Libor Market Models
Princeton University; NYU
April 30, 2012
This manuscript reviews standard classes of Libor Market models and discusses their numerical approximation machinery. It gives introduction to non-defaultable, defaultable models, Levy-forced models and affine Libor models.
Libor Market Models – Introductory remarks
There are two natural starting points for modeling LIBOR rates: the rate itself and the forward price. Although they differ only by an additive and a multiplicative constant, cf. (1.2.1), the model dynamics are noticeably different, depending on whether the model is based on the LIBOR or the forward price. In addition, the consequences from the point of view of econometrics are also significant.
Modeling LIBOR rates directly, leads to positive rates and arbitrage-free dynamics, but the model is not analytically tractable. On the other hand, models for the forward price are analytically tractable, but rates can become negative. The only models that can respect all properties simultaneously are market models.
Interest Rate Markets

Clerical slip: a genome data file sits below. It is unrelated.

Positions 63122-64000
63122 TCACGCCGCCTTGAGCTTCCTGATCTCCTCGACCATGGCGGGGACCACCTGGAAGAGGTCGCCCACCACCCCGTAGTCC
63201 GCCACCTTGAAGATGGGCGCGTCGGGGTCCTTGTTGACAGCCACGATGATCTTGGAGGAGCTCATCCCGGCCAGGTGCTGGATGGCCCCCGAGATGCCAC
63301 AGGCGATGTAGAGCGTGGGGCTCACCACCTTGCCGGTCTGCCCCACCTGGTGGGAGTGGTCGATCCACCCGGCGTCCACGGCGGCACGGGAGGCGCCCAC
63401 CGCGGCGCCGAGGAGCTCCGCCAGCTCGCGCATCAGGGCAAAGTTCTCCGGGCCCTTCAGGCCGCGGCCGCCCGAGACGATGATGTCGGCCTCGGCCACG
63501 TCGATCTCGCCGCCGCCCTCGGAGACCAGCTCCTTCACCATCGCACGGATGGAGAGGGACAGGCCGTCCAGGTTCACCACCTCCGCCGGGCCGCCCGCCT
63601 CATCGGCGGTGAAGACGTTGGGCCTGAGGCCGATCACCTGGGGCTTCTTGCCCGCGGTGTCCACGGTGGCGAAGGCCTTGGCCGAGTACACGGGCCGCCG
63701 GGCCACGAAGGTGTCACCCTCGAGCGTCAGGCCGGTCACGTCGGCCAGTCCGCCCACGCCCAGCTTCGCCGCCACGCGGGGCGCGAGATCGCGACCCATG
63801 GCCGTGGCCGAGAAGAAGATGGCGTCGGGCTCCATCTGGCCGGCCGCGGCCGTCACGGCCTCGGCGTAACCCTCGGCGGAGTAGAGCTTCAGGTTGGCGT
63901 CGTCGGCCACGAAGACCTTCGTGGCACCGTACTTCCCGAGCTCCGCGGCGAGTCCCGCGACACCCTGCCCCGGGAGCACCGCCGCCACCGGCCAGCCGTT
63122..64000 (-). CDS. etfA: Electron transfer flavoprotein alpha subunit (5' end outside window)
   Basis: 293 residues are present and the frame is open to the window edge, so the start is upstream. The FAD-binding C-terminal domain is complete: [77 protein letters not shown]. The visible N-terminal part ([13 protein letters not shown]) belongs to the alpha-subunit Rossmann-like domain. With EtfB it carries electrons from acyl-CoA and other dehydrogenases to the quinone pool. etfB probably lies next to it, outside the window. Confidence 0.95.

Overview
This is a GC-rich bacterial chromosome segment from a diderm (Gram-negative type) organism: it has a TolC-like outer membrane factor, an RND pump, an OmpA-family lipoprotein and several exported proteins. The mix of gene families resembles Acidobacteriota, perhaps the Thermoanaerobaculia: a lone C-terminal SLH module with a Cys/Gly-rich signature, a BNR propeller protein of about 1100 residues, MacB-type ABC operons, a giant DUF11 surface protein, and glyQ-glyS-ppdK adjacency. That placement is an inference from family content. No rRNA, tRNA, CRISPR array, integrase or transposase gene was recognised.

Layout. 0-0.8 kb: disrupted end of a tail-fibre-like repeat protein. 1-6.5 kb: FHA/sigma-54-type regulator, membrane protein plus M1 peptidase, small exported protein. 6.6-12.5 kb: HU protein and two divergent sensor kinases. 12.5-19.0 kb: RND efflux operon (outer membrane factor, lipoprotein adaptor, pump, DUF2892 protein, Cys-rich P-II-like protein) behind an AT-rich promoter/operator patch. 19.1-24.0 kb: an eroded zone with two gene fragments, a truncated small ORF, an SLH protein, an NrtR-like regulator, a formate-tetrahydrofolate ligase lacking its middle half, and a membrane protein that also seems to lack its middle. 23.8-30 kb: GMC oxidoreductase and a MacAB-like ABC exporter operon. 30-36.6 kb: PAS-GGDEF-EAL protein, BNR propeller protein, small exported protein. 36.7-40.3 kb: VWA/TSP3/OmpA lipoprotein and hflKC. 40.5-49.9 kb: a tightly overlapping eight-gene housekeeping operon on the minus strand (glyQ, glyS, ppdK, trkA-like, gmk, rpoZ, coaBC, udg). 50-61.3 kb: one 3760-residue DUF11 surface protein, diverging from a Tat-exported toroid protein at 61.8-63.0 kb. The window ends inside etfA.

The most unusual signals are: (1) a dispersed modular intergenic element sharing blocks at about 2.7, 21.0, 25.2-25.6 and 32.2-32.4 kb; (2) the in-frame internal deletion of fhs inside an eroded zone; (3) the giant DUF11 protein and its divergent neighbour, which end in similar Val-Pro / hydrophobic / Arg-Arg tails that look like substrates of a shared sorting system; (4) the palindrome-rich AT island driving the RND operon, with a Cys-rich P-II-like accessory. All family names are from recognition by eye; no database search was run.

Let us consider a discrete tenor structure , with constant tenor length . The following notation is introduced for convenience; . Let us denote by B(t, T) the time-t price of a zero coupon bond maturing at time the time-t forward rate settled at time T and received at time and by the time-t forward price associated to the dates T and U. These fundamental quantities are related by the following basic equation:
Throughout this work, denotes a complete stochastic basis, where , and . one can denote by the class of martingales on with respect to the measure . one can associate to each date Tk in the tenor structure a forward martingale measure, denoted by [k], k 2. By the definition of forward measures, cf. [Def. 14.1.1]MusielaRutkowski97, the bond price with maturity Tk is the numeraire for the forward measure [k]. Thus, one can have that forward measures are related to each other via
while they are related to the terminal forward measure via
All forward measures are assumed to be equivalent to the measure aa.
Axioms for models
In this section, one can present and discuss certain requirements that a model for rates should satisfy. These requirements are motivated both by the economic and financial aspects of rates, as well as by the practical demands for implementing and using a model in practice. The aim here is to unify the line of thought in HuntKennedyPelsser00 and in KellerResselPapapantoleonTeichmann09 KellerResselPapapantoleonTeichmann09.
A model for rates should satisfy the following requirements:
- (A1r)ates should be non-negative: .
- (A2T)he model should be arbitrage-free: .
- (A3T)he model should be analytically tractable, easy to implement and quick to calibrate to market data.
- (A4T)he model should provide a good calibration to market data of liquid derivatives, i.e. caps and swaptions.
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